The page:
Minimalism is a difficult topic for me. On the one hand, it’s aspired to as an ideal. People quote William Morris “Have nothing in your house that you do not know to be useful, or believe to be beautiful.” We read books on decluttering, like Marie Kondo’s “The Life Changing Magic of Tidying Up.” I loved it when I read it and yet I remember feeling a distinctly odd combination of pride and guilt while reading it.
I didn’t have words for it until I saw an opinion piece in the New York Times which put my internal conflict into sharp light:
(M)inimalism is a virtue only when it’s a choice, and it’s telling that its fan base is clustered in the well-off middle class.
No one wants to admit they’re anything other than middle class. There are articles on the phenomenon of believing you’re middle class when you’re not (whether you’re poor or rich), but it basically seems to come down to being Middle Class is as much a virtue to aspire to in the United States as the vision of the founding fathers that all men are created equal, the ideal of the self made man, or the aspirational rugged individualism of the Old West.
If we’re all middle class, we’re all equal, and yet admitting that I might need to declutter and downsize is admitting that despite my perceptions of my bills and financial obligations that I’m in a different category than I care to admit. I have clawed my way into not just the middle class, but the well-off middle class.
I don’t feel that way, though.
I still feel like the little girl getting teased at school for not having name brand tennis shoes, designer jeans, and Alligator shirts. I feel like the girl who took my lunch in a bag so I didn’t have to go through the lunch line with the highly identifiable Free School Lunch Ticket – grateful that we still had enough money to afford me that little bit of dignity.
I feel like the girl who was told to be careful in my school clothes, because my sisters were going to have to wear them when I out grew them – the girl who wore clothes some family friend stole from out of a Salvation Army collection bin – things that weren’t actually nice enough to donate in the first place, poorly made (even for the 80s), out of style, and stained, but better than clothes that didn’t fit at all. Clothes that I wore and called “punk style” because it made it feel less embarrassing to wear them when I called them that than to admit the truth of the matter: We couldn’t afford anything better.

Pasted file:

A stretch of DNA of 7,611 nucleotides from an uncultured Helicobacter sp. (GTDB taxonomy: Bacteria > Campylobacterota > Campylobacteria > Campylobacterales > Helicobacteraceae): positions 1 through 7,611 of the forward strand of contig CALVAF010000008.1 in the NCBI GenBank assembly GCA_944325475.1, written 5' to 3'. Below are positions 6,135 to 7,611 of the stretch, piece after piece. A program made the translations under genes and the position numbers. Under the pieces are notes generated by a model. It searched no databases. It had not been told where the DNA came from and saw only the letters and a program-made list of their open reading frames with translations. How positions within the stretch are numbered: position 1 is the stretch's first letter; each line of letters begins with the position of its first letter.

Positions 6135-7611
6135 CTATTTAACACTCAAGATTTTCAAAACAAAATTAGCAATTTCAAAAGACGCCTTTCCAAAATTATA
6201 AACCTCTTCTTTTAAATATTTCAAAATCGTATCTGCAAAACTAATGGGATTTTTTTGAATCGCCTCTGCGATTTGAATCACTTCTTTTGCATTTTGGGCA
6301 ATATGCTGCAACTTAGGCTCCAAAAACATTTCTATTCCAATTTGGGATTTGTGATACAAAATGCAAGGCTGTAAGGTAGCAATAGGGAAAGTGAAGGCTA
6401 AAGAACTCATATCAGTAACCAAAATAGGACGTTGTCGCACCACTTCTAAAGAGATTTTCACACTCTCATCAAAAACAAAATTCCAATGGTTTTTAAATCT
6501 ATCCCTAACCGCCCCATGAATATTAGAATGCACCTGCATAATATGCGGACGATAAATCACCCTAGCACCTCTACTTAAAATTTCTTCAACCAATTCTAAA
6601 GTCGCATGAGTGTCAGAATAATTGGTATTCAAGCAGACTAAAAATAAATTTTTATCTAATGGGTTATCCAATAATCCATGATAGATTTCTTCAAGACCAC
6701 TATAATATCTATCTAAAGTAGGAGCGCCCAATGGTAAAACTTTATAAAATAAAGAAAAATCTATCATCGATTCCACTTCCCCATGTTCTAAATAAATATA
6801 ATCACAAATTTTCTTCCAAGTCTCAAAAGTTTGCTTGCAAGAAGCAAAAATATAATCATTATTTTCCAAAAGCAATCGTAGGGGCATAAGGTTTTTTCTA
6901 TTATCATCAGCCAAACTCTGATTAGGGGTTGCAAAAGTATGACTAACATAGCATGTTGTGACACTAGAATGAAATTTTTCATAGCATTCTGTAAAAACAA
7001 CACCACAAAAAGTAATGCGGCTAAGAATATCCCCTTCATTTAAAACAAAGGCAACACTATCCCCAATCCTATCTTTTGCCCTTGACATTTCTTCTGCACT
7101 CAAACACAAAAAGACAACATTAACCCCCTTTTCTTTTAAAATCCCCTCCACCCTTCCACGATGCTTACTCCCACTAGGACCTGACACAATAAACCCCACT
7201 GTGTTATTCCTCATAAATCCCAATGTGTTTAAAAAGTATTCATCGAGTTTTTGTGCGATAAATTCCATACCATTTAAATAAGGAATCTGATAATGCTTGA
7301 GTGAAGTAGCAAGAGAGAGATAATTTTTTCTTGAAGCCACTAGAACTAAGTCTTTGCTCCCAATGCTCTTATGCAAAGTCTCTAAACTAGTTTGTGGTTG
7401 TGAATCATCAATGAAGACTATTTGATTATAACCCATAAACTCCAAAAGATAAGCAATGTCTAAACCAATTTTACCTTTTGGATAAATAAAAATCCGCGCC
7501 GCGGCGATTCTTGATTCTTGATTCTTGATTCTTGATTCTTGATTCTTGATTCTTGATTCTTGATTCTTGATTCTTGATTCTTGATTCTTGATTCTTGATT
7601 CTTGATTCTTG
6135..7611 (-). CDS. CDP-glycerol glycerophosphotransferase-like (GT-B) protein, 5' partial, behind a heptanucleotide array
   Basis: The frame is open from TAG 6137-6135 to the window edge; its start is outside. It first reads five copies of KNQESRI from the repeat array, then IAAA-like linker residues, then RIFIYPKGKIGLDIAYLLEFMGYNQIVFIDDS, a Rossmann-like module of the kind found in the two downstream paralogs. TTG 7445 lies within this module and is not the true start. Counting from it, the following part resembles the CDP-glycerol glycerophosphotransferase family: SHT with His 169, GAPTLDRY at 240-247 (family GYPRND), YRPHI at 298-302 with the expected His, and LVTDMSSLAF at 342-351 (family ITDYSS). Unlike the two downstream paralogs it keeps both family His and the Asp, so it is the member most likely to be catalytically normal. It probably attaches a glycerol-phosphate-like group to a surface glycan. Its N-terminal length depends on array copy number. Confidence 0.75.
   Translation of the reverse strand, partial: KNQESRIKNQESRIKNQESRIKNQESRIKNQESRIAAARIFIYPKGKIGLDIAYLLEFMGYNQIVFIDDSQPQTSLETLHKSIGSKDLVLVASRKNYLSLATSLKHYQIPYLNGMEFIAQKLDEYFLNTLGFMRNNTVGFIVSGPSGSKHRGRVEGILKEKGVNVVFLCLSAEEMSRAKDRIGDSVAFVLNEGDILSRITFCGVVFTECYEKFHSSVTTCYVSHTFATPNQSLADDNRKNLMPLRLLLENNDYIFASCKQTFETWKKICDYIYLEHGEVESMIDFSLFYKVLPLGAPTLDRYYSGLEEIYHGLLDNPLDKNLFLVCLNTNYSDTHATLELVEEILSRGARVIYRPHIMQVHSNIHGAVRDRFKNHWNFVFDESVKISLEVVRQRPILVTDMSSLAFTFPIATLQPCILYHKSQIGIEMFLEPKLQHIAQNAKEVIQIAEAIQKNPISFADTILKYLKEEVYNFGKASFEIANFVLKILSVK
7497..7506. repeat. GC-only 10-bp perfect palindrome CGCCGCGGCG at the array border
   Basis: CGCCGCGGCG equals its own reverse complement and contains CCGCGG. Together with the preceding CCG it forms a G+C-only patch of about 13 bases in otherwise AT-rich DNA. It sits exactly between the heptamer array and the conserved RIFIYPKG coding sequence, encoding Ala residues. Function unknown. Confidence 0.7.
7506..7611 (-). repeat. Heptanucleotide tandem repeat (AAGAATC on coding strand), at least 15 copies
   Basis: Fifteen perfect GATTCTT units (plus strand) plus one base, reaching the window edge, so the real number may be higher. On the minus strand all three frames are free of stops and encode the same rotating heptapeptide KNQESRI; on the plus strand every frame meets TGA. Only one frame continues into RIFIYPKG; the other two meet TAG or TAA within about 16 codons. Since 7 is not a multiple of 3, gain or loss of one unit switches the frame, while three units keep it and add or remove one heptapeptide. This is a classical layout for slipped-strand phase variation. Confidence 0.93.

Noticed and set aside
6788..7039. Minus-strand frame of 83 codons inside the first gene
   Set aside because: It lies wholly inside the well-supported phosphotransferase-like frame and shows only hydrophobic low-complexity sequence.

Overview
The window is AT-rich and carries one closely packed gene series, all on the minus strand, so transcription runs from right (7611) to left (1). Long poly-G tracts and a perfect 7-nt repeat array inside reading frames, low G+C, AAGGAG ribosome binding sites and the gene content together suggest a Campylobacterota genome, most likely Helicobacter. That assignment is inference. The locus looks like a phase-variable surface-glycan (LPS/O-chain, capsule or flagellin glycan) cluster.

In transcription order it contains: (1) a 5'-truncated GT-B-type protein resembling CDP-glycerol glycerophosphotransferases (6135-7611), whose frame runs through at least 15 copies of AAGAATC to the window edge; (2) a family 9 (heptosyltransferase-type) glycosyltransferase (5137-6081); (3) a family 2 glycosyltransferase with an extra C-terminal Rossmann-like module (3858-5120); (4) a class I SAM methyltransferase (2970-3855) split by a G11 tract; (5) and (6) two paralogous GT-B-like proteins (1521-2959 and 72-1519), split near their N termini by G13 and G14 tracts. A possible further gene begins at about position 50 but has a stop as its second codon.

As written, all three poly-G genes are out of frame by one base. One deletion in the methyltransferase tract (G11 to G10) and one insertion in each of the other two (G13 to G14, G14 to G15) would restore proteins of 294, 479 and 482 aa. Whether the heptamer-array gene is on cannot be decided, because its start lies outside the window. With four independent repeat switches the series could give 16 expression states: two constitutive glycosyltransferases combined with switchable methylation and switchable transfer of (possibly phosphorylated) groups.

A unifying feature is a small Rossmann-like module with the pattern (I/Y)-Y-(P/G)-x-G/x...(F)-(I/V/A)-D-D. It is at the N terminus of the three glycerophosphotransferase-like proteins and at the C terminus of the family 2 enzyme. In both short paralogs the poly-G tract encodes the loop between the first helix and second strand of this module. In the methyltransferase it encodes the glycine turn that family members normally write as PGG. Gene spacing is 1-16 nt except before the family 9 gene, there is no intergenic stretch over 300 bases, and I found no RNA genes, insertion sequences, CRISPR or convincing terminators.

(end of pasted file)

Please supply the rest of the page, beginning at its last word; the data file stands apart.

I felt ashamed for even wanting something more. I taught myself not to really care about what I looked like.
Fast forward to today, I don’t really know what I like or how to dress myself like an adult. I have a plethora of things from the fat girl fashion ghetto (read: black), and in theory have lots of things to wear – enough that I feel like I need to minimalise. I feel like I have almost nothing I really like.
I know what I’m supposed to want: Classic items that never go out of style in neutral colors. Preferably black, to hide my fatness.
It’s safe and boring. My closet is full of safe and boring. No wonder I’m struggling with it. Of all the things that I’ve ever aspired to, I have never aspired to be safe and boring.
Comfortable and happy? That’s a different story. But is that a style?
I know what I like on other people. I want to dress in comfortable, casual things. I want colors that I look good in, like periwinkle blue and pale amethyst, tomato red and pumpkin orange, jade green and teal blue. I want a jacket that looks at home in the office or by the fireplace. A type of Casual Chic that runs something slightly more to the casual and less to the chic than to the feminine and cozy, with just enough quirky thrown in to keep it from looking like I stepped right out of the pages of the Eddie Bauer or J Jill.
I want to dress like me. I just need to figure out what that is and maybe I need to get rid of some things in my closet to do that.